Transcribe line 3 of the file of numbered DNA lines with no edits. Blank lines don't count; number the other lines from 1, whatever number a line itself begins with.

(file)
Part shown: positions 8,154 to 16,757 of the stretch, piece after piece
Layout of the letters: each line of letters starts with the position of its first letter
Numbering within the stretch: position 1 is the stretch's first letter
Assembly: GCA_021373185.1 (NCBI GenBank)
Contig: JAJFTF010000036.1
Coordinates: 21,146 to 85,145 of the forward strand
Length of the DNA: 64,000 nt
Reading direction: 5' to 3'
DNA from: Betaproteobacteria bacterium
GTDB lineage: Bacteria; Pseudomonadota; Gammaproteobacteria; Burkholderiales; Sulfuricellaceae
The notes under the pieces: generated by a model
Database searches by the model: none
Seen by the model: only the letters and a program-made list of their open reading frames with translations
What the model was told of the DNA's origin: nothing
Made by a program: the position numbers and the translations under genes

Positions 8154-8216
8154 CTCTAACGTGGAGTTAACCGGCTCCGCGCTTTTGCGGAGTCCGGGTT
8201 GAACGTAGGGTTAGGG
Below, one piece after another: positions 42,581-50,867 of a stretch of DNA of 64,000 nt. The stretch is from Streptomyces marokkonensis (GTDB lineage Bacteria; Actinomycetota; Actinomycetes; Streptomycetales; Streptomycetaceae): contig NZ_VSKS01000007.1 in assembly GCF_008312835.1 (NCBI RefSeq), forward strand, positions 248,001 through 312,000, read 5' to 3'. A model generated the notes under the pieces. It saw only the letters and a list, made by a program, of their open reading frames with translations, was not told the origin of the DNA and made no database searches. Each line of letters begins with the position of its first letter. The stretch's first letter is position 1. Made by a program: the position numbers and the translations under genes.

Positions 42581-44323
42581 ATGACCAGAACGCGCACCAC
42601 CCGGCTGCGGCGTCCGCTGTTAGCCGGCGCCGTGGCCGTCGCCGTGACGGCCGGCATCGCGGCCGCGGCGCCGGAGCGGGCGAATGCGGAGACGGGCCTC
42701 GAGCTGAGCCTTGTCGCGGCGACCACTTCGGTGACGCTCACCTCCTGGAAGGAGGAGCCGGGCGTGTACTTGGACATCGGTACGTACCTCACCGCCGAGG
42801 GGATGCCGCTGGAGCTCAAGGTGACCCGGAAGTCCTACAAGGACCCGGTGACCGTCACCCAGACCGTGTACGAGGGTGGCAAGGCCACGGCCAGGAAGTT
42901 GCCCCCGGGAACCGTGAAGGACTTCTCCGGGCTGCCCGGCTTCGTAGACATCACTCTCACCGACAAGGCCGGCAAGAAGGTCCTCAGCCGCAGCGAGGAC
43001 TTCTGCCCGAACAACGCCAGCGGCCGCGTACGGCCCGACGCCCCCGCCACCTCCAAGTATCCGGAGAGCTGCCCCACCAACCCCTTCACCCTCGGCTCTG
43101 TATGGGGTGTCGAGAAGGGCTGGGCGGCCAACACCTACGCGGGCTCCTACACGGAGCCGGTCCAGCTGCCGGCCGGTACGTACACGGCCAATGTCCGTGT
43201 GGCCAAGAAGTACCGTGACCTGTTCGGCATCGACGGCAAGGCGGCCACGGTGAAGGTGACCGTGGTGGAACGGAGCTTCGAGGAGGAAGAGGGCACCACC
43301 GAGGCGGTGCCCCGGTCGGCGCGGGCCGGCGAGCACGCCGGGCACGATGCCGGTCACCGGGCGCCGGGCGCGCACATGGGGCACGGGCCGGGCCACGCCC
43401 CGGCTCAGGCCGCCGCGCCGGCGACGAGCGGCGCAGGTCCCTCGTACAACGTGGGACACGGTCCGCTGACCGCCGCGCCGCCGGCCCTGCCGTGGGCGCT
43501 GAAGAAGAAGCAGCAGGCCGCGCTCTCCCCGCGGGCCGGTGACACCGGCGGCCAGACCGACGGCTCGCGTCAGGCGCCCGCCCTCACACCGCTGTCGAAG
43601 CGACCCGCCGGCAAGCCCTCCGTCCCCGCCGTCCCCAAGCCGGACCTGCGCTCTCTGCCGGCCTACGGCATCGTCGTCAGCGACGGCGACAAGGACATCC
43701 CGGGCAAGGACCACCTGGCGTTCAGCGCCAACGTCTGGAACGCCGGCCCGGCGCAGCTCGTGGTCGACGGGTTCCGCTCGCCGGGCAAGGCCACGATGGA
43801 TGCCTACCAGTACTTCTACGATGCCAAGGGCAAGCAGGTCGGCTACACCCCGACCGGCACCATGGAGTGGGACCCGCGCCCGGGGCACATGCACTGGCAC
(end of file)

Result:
Numbering within the stretch: position 1 is the stretch's first letter